Still, I was 19 and my parents had no experience in navigating the world of higher education—another fact it did not occur to me until years later was not the case for everyone. That is how I ended up nonsensically applying to the University of Waterloo, that fine incubator of engineers, even though it was obvious I wanted an arts program, and why my mom and I went to the financial aid office at the small university in my hometown, even though I had no interest in attending it, to find out how to apply for student loans. We were completely transparent about our intentions, and the financial aid officer was cheerfully helpful anyway, and both ends of that transaction encapsulate what I will always love about where I grew up.
On my floor in residence in first year were several former private school students, which was up to that point a species I genuinely thought only existed in big U.S. cities and novels. One of the first close friends I made was from the GTA, rowed crew and pledged a sorority, so I maybe didn’t do a terrific job of finding friends with common ground right away.
In a first-year art history survey course, I fell head over heels in love with the discipline: here I could use my analytical brain—stronger and smarter than the sketching hand or conceptual imagination required to make art of my own—to unravel the messages of centuries-old paintings and cathedrals. By the time I completed my undergrad in art history at Western, I had wandered into the Gazette newsroom and all at once, found my people and the thing I was meant to do.
It never occurred to me until I was writing this that I would have been hard-pressed to find a more genteel, middle-class academic program than art history, and that journalism—and academia, in Lehmann’s case—might be the perfect careers for class-vaulters like us: thoroughly middle-class worlds in which your role is to observe closely but skirt the edges of every room, understanding the unwritten codes, but always questioning them.
Moving from one social class to another is like what I imagine it feels to move to a different country and learn a new language as a teenager: years later, your vocabulary may be flawless, you might have no trace of an accent, but a small part of your brain is always working very hard to translate and wondering if you got it right.
That 2009 paper of Lehmann’s that I’ve never forgotten hinges on the simultaneous recognition and denial of class. He outlines the various hurdles these working-class students face: money worries, balancing school with part-time and summer jobs, a shortage of relevant extra-curricular experiences to garnish their resumes, bewilderment about technical issues like selecting classes or understanding more broadly what was expected at university.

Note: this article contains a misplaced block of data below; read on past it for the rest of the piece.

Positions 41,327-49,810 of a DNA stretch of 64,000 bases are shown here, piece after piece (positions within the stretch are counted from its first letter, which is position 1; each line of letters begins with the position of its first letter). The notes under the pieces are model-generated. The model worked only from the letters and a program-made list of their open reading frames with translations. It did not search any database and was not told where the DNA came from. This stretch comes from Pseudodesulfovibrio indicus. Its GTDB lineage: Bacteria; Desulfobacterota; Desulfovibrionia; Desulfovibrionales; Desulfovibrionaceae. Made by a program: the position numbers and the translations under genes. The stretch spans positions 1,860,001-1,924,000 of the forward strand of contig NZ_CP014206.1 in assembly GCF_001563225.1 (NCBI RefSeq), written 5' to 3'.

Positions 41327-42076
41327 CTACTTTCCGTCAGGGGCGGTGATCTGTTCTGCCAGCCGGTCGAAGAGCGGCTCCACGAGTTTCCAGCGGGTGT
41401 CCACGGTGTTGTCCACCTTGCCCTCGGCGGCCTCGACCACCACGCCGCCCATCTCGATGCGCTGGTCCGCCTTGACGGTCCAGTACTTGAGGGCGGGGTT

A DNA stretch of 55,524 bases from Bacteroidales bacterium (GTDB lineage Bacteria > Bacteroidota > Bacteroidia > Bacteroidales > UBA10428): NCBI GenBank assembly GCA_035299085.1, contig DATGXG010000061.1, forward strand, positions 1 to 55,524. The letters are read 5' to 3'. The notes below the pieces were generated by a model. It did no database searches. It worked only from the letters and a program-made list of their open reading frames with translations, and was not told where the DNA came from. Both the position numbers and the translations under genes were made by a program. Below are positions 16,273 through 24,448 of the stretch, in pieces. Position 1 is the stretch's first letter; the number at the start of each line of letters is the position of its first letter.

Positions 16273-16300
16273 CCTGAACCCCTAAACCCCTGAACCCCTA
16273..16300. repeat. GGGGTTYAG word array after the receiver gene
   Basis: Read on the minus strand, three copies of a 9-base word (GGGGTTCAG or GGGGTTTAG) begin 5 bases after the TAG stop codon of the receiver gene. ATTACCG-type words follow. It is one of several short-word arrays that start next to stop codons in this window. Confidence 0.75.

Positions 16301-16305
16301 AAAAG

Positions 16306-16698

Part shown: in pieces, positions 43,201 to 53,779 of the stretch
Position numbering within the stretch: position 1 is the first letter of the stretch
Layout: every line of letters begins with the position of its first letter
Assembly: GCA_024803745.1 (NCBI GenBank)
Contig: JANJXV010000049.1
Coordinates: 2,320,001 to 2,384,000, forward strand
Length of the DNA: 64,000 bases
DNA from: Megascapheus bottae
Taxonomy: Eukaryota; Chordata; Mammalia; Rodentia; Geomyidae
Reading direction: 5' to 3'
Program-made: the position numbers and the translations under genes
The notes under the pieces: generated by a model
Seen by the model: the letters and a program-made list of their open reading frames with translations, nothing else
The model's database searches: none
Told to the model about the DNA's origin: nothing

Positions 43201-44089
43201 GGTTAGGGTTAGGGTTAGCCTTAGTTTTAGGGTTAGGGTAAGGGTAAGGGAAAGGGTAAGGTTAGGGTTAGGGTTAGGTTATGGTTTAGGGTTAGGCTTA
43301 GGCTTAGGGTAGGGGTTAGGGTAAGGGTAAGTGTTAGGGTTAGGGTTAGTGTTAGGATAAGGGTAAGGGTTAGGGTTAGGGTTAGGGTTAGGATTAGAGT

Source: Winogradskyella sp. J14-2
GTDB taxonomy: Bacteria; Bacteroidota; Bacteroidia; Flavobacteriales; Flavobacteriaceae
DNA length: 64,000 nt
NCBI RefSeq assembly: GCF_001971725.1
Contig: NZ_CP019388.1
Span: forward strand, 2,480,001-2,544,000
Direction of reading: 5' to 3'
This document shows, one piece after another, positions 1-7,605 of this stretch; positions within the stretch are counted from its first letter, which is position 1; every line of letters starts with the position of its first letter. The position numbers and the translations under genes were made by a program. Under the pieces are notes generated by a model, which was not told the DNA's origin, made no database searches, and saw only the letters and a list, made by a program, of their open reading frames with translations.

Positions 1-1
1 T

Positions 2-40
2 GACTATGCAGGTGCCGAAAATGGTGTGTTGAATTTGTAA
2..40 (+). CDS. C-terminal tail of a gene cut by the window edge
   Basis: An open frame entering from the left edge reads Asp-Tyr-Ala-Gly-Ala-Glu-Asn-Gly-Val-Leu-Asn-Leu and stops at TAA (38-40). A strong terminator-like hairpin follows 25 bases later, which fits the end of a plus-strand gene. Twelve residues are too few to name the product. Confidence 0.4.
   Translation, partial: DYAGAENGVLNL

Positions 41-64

But even as the students acknowledged these disadvantages, they were “almost instantly turned on their head and reconstructed as moral advantages” that gave them resilience, a strong work ethic and a sense of nothing being handed to you, Lehmann writes. He quotes a student he calls Lori: “A lot of the people here have a good amount of money behind them, or their parents are paying … and at times it’s like ‘Oh man, I wish it was that easy,’” she says. “‘But honestly, I like the struggle of it. I think it makes me a better person.’”
It makes perfect sense to Lehmann that these students basically ignore social class except to obliquely cite it as a source of individual strength. “It’s not particularly in their interest to be very classist about this, to be offended by middle-class advantages, because they’re at university to get that,” he says. As he writes in that paper, the very conditions they credit with giving them the advantages of grit and maturity—their financial struggles and hard labour—are “precisely what they wish to escape.” If your whole life project—and your parents’ deepest ambitions, too—relies on scaling several rungs on the ladder, you pretty much have to buy into the idea that the view is better there than where you started, and deservedly so.
In the 2009 paper, a student Lehmann calls Jane tells him, “You know, like when you’re a little kid you want to be exactly like your parents. And my mom was always like, ‘No, you’re smarter than this, you can be a doctor or something.’”
I have no way of knowing if it’s difficult to perceive the swirl of heartbreak, pride, loyalty and betrayal in an experience like that if it’s not your life. Once, my dad piped up with an unsolicited opinion about a class or internship I was contemplating, and my reaction was not default young-adult annoyance about parental overreach, but rather a nearly grief-stricken realization that he had no idea what he was talking about.
Even now, there is a brightness in my parents’ pride at my achievements that is simultaneously so warm and almost too much weight to bear. The same week I was interviewing Lehmann, I was preparing for a reporting trip, and I emailed my dad to tell him I was going to the White House. “Wow,” he replied. “You always want your kids to do better than you.” He has said this to me a lot.